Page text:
The price of Brent crude surged above $56 a barrel before easing slightly, reports the BBC.
Syria has limited oil production, but its location in the Middle East and alliances with big oil producers raised worries about a spreading conflict that could disrupt crude shipments.
European markets showed slight falls, with London’s FTSE 100 opening lower.
Shortly after the start of trading, it was down 0.03 per cent at 7,301.24.
Other asset classes seen as havens in times of trouble made gains. Gold prices were up 1.25 per cent at $1,253.75 an ounce.
The dollar’s performance was mixed, falling slightly against the dollar, sterling and yen, but holding its value against many other currencies.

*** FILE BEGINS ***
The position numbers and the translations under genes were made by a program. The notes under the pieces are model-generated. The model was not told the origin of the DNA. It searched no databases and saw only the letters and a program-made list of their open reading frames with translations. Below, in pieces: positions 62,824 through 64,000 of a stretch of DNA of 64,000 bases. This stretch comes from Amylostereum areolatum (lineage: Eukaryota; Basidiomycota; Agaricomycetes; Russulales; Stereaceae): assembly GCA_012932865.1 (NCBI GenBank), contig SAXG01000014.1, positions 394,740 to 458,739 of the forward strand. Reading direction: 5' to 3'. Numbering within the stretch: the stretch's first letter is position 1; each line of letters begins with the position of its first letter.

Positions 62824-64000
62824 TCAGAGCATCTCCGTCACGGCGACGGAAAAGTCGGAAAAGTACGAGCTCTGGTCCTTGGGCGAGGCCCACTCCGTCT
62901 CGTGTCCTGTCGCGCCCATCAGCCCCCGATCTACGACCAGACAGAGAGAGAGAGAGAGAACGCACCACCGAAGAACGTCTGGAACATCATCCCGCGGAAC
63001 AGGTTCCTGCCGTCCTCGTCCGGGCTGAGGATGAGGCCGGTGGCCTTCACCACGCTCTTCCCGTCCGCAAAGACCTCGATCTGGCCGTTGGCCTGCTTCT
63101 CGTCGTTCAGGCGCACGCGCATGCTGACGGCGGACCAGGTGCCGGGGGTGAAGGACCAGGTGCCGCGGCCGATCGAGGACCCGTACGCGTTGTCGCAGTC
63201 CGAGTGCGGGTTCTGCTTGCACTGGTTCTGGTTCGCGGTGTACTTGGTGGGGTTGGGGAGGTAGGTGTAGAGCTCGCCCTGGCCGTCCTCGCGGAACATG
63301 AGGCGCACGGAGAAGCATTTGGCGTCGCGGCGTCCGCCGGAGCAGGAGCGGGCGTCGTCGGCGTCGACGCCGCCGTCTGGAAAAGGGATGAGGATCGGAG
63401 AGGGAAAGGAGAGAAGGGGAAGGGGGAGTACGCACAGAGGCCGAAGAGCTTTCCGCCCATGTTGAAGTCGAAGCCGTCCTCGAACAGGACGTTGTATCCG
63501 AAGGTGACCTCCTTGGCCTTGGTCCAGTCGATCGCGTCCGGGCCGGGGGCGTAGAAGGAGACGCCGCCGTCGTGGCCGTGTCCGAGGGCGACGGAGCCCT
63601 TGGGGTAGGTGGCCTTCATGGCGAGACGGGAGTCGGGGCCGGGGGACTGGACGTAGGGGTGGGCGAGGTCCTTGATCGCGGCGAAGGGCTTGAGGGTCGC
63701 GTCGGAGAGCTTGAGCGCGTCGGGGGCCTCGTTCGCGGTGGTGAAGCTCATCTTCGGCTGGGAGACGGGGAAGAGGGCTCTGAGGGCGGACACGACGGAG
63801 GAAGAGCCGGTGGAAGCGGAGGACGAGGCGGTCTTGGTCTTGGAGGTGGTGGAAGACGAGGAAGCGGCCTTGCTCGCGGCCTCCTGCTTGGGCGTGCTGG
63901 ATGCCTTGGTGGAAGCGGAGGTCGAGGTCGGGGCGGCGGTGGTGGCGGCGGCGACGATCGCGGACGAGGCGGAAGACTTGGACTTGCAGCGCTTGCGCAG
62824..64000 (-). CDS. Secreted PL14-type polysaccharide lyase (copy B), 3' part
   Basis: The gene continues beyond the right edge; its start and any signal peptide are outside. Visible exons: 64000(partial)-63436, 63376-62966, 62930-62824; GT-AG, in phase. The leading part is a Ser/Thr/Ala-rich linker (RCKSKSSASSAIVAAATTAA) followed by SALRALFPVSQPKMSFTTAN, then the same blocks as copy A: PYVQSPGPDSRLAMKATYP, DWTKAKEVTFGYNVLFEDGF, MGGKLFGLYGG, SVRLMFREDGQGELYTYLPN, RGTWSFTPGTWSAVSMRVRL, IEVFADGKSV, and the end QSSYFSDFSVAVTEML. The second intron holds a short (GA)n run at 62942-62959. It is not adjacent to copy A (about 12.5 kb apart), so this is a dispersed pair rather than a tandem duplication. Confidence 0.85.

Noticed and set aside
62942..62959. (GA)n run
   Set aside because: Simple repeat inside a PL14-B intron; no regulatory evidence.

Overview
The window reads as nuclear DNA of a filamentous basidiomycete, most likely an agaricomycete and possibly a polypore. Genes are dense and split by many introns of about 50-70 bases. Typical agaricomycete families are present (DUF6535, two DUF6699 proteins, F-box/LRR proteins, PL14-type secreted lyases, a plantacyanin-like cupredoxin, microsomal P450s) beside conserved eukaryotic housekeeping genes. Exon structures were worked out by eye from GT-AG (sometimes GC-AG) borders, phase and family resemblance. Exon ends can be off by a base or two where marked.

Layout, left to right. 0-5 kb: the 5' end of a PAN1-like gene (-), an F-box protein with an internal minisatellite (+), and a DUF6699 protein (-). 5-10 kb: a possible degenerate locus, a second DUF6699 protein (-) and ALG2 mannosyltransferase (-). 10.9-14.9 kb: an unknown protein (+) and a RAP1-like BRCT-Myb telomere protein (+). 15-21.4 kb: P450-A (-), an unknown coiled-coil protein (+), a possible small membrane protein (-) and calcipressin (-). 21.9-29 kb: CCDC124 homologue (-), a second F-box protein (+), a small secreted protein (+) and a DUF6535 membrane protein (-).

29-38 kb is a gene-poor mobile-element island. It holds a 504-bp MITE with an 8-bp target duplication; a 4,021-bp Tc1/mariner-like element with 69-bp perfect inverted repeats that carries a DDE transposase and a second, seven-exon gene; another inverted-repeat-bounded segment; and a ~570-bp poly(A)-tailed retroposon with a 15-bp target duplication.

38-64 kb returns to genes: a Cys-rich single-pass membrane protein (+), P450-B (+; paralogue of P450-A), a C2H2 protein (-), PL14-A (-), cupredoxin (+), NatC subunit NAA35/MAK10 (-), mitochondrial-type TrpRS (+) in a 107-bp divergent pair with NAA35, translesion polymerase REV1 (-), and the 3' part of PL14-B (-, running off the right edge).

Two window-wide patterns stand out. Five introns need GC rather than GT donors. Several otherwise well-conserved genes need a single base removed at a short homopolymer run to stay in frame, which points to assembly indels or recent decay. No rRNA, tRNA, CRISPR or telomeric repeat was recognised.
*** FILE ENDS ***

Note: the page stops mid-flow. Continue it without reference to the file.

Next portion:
In Asian markets, energy shares rose as a result of the airstrike, giving a boost to Japan’s Nikkei index, which closed up 0.36 per cent at 18,664.
Analysts said the market impact of the attacks was likely to be short-lived, since the US had described it as a “one-off”.
“It was a knee-jerk reaction because markets are starting to come back a little, as it doesn’t seem like there will be further retaliation coming,” said Christoffer Moltke-Leth at Saxo Capital Markets in Singapore.